Tuesday, May 12, 2009

Keele Diary #8

Thoughts on higher education gathered while pondering the fact that England has a magazine called Carpworld, that there is apparently so much competition in the genre that Carpworld advertises itself as "The Original and Still the Best," and that the fellow standing in line ahead of me at the news agent was scooping up his copy. There is also The Racing Pigeon, a magazine that apparently is so dominant in its genre that it can advertise itself as "The Only Independent Pigeon Weekly." Who am I to doubt such a grand and self-serving claim? It ain't raging if it's true.

One major similarity between academic culture in the United States and in the UK is the enveloping sense of pessimism about academic life. The list of complaints is remarkably similar in both cultures despite the separation of the Atlantic. And the criticisms have credence. I will list just a handful: Students are apathetic/ill-prepared/worse than they once were/entitled/lazy. Administrators are daft/invasive/clueless/capricious/annoying/ignorant and insensitive to the needs of professors/departments/programs. Politicians intervene in the world of higher education without any real clue as to how things work and with ideological blinders firmly in place. We are too reliant upon time consuming assessments and metrics that do not actually tell us anything useful. Academic fads and fashions that tend to be imposed from above shift without warning. Technology leaves us in a state of flux on issues ranging from research (our own and our students -- the Wikipedia problem in the case of the latter), copyright, and library acquisitions. The effort to rigidify research outputs does not serve research or learning. The over-reliance upon student teaching evaluations re-enforces the consumer model and shackles professors and in turn hinders good teaching. The list goes on.

Read Times Higher Education, the weekly magazine for higher education, and one quickly realizes that with the exception of configuration and formatting and the vast and impenetrable gap between English and English and one could be reading the Chronicle of Higher Education in terms of many of the lamentations and concerns and debates. And yet my colleagues both here and at home should take a longer view. I am in the midst of reading three books about higher education. One is a collection of essays from academics in the humanities and social sciences calling for a radicalized and more politically engaged professoriate. Another of the books comes from a respected historian lamenting the state of the academy at least in part for the opposite reasons from his colleagues in the collected essays. And the third book wants to remind a skeptical profession of the utility of that most beleaguered and endangered species: the classroom lecture. But here is where we should perhaps take solace, step back, realize that the sky is not falling, and understand that higher education is always in crisis. The three books? The radical historian Theodore Roszak's collection The Dissenting Academy, published for the first time in 1967; historian of the Soviet Union Adam Ulam's The Fall of the American University (1972), and British education specialist Donald Bligh's What's The Use of Lectures (1971). I am not arguing that we should be sanguine about some of the very real threats we face. But I am willing to make the case that we overstate our dire sraits both here in the UK and back at home. Universities are remarkably adaptable. And one thing we should realize is that invasive administrators, clueless (and also invasive) politicians, disappointing students, and transformations in technology (inter alia) have always been with us. But so too have committed and sensitive administrators, wise and understanding politicians, and clever and dedicated students, and we have always adjusted to the new technologies. I, for one, do not lament the rise of the electronic library catalogue.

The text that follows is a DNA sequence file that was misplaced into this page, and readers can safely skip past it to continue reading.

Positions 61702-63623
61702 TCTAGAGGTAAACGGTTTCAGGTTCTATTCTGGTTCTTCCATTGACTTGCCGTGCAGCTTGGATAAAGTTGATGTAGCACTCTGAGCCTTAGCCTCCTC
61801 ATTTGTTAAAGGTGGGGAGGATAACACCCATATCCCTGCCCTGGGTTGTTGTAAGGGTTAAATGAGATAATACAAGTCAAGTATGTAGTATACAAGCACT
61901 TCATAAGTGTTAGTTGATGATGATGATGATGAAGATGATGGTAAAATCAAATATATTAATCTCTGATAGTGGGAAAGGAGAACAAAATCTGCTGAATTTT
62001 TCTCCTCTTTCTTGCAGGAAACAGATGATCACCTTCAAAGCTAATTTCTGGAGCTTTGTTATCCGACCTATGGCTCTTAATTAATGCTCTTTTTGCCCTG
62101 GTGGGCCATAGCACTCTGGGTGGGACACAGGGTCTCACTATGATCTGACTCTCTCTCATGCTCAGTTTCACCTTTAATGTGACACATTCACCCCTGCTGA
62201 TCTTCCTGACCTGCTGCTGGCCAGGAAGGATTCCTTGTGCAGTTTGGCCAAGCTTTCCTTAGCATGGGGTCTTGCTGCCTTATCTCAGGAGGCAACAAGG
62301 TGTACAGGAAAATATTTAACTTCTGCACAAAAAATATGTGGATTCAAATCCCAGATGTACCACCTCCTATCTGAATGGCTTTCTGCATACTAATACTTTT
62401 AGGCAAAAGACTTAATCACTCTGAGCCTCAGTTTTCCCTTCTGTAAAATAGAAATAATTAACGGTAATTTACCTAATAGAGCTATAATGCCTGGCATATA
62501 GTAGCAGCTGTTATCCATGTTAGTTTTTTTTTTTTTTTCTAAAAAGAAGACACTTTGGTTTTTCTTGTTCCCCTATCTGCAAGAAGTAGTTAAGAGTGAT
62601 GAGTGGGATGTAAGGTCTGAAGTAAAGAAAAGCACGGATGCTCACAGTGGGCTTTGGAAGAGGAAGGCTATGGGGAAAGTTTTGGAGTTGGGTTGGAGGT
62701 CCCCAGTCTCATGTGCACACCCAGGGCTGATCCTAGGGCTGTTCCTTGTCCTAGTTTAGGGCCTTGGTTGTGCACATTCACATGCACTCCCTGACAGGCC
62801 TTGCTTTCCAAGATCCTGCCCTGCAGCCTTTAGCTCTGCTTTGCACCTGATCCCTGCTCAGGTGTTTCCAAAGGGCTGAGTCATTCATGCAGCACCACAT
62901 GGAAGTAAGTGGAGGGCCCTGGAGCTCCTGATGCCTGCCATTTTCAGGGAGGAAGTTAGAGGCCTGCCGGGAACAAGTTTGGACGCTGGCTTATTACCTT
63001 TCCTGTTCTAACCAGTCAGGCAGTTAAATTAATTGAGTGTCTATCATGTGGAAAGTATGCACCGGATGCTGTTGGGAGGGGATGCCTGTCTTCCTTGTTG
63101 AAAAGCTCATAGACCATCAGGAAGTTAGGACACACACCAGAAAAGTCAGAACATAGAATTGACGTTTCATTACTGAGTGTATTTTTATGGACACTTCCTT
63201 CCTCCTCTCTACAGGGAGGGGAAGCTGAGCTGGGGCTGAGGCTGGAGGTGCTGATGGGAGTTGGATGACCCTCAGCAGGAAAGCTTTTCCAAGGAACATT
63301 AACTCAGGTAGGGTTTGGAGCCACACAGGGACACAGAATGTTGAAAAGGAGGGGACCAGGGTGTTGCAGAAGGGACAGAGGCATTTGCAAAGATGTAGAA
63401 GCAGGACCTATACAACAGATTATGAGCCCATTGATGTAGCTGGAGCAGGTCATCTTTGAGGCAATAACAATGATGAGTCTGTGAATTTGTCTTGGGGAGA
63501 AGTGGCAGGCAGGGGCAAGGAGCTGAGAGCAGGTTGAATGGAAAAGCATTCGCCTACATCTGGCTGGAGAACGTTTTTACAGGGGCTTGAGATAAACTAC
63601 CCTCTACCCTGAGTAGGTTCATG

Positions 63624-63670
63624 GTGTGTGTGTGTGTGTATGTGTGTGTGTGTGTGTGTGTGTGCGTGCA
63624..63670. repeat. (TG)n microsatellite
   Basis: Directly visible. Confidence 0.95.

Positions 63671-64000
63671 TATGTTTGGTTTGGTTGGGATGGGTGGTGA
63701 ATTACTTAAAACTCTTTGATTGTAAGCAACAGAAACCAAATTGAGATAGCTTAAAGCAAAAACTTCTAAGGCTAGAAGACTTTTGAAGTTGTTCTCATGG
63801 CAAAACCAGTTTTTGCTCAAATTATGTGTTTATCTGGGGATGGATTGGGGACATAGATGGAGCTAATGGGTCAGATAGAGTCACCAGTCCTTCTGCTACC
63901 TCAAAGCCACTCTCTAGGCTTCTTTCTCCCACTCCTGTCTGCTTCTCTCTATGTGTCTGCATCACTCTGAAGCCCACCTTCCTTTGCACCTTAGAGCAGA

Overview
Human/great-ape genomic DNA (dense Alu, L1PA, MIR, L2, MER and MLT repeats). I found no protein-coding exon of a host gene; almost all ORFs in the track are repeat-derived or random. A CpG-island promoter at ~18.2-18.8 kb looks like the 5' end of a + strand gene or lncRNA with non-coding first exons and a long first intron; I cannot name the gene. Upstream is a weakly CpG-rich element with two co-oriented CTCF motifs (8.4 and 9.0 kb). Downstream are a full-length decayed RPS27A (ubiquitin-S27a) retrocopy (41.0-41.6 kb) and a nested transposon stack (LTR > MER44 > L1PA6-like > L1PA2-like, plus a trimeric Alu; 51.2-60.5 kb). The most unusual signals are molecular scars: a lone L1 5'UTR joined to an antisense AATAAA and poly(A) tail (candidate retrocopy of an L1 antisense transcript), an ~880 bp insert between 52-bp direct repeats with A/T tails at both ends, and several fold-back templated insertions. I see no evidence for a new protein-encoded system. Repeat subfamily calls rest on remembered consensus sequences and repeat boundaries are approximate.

Vincent Vega had it right in this case: It's the little differences. And in academic culture there are lots of little differences between the US and the UK. But on most of the big things, including our fears and complaints, we are all part of very similar basic cultures of higher education. And thirty years from now we will probably be able to read a whole host of books from academics lamenting academic life in 2009 even as a host of such books and articles are being published at the time. Twas always thus, and always thus will be. As with most aspects of life, when we look back in the not-so-distant past and look for a golden age, there is one discovery to be made: there never was a golden age.

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